In the past 100 years, attacking forces have used a diverse array of weapons to target airfields, including aircraft, missiles, naval guns, artillery, mortars, rockets, satchel charges, and small arms Attacker objectives have also been diverse, including destruction of aircraft and equipment, inflicting casualties, denial of use, capture of the base, and harassment of defenders. Emerging threats include precision standoff systems such as long-range, highly accurate, conventional missile (both ballistic and cruise) are presenting new challenges to air base operations.
“A2/AD capabilities enabled by integrated air defense systems that include advanced fighters, advanced surface-to-air missiles, active and passive cuing systems, and directed energy weapons” make many U.S. fixed facilities vulnerable to attack in ways hard to imagine a decade ago, according to Harry Foster from National Defense University. “These strategies are intended to inhibit U.S. political and operational access to and disrupt U.S. operations in key regions. A central feature of adversary anti-access strategies is capabilities designed to disrupt the operation of U.S. and partner-nation forward air bases,” says RAND report.
The effects of these attacks may vary greatly. At one extreme, smaller, less accurate attacks conducted once or sporadically against hardened bases might result in modest aircraft or personnel losses and temporary damage to airfield infrastructure at one or a few bases. Such attacks might disrupt U.S. operations for a few hours at one or a few bases but would be unlikely to materially affect the prosecution of the war. At the other extreme, larger and accurate attacks sustained over time against a less hardened posture could be devastating, causing large losses of aircraft and prolonged airfield closures.
When an airfield is attacked and rendered unusable by enemy mortars, rockets, artillery or other weapons, damage must be repaired as quickly as possible in order to sustain the mission and minimise costly delays. Operations in Iraq, Afghanistan and other locations have highlighted a need for better methods to quickly and effectively establish or improve airfields. Craters, spalls, and other conditions that limit airfield use can create costly delays not adequately resolved by old techniques.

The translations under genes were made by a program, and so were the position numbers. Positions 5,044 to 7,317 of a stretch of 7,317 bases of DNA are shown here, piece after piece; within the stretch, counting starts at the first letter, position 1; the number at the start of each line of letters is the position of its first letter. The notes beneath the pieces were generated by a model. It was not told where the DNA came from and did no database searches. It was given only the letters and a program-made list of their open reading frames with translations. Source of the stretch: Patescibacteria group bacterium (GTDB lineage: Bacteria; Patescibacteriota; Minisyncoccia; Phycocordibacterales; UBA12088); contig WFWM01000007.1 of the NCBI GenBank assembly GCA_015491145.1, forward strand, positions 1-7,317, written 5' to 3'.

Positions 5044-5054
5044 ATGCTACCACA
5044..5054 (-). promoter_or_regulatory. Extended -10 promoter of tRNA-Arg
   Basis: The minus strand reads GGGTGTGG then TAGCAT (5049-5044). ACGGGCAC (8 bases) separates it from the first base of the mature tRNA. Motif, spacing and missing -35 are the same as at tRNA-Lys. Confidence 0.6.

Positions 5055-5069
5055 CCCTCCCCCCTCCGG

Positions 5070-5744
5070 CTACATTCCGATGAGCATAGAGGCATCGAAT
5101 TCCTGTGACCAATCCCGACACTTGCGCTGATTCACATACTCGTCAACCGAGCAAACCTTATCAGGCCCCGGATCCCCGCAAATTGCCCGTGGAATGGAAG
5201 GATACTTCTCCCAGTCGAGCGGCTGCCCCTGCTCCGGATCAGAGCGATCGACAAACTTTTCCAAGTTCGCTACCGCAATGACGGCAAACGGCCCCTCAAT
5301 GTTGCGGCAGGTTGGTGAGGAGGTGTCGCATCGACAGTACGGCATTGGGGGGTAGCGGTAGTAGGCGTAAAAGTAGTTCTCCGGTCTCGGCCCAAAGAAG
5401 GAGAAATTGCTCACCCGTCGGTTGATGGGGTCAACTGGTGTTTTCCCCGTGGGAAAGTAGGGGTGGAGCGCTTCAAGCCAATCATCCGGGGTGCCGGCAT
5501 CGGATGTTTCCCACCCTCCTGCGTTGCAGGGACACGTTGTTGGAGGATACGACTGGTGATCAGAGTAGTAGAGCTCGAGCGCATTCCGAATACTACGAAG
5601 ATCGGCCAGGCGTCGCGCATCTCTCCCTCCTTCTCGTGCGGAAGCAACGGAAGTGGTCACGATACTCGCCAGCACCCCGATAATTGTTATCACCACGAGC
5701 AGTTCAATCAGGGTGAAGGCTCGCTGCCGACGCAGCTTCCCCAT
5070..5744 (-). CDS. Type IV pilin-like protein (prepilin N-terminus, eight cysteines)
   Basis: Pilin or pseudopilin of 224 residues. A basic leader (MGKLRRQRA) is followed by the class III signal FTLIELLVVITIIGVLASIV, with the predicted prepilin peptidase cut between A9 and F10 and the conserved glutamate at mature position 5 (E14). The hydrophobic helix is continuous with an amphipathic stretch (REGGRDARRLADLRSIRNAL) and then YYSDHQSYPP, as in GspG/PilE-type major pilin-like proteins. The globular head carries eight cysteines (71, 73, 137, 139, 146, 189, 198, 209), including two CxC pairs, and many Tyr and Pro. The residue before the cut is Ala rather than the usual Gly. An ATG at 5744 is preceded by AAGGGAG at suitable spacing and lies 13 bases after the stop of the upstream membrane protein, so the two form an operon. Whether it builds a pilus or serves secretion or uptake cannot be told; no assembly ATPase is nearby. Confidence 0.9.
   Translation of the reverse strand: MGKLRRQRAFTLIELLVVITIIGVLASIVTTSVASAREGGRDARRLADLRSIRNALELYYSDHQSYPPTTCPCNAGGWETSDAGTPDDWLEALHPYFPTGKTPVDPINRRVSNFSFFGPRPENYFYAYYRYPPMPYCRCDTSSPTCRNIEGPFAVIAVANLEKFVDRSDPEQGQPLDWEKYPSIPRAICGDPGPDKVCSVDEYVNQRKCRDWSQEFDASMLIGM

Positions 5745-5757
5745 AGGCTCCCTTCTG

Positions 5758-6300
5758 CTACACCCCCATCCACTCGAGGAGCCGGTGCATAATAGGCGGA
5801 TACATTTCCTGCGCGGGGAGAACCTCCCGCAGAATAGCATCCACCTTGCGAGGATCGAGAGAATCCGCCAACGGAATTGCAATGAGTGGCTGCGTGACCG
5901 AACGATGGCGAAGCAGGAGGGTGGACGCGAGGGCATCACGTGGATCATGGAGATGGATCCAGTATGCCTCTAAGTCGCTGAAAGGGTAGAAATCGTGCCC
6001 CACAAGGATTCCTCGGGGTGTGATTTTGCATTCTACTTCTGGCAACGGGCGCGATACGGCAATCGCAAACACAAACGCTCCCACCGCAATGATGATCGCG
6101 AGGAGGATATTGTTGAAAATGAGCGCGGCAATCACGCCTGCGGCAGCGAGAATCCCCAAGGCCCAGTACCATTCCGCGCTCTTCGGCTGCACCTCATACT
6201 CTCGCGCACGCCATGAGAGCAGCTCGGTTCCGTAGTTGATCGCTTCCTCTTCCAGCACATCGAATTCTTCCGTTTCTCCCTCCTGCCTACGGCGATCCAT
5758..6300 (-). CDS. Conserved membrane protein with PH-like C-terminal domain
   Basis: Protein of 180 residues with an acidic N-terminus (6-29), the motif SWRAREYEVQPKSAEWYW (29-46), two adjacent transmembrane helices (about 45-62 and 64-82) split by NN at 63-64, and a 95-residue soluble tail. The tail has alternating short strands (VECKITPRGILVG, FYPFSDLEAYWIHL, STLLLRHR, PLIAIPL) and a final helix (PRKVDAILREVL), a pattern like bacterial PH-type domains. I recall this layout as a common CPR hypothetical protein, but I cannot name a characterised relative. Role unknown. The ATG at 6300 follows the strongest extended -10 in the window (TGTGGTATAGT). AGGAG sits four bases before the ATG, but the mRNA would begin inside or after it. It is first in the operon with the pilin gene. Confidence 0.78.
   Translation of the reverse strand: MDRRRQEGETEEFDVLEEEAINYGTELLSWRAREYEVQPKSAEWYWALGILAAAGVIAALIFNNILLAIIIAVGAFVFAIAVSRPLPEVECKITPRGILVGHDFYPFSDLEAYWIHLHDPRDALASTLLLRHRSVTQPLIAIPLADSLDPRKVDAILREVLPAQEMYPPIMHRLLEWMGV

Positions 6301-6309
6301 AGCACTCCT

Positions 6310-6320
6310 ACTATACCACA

USAF’s Rapid Airfield Damage Assessment System (RADAS) is an ongoing project to provide Airfield Damage Repair (ADR) to open, expand, maintain and recover airfields after a military attack, as quickly and safely as possible. “Our capabilities allow us to move quickly to various locations around the world to repair runways so aircraft can land safely and project a powerful forward force wherever we fight,” said Lt. j.g. Ian Jordan.
US military is also looking to develop new technologies to enhance how quickly and efficiently it is able to assess the damage to begin with. One of the technology being employed are unmanned aerial systems (UAS). The US Navy is looking for a drone equipped with artificial intelligence to speed up the repair of damaged airfields.
The military is working to shrink the entire ADR process to about eight hours, and most of that is in the actual repair. The goal is to assess the damage via remote sensors in only 30 minutes, and the Airfield Damage Repair Team is looking at a variety of platforms and sensors.
“If an airfield gets attacked, there’s the expectation for unexploded ordnance and damage that needs to be assessed before mitigating the threat and repairing the airfield,” notes Major Robert Liu, Government Program Lead, U.S. Air Force. As ordnance may go off during inspection and the fight may be ongoing as aircraft need to land or takeoff, this is an extremely hazardous situation.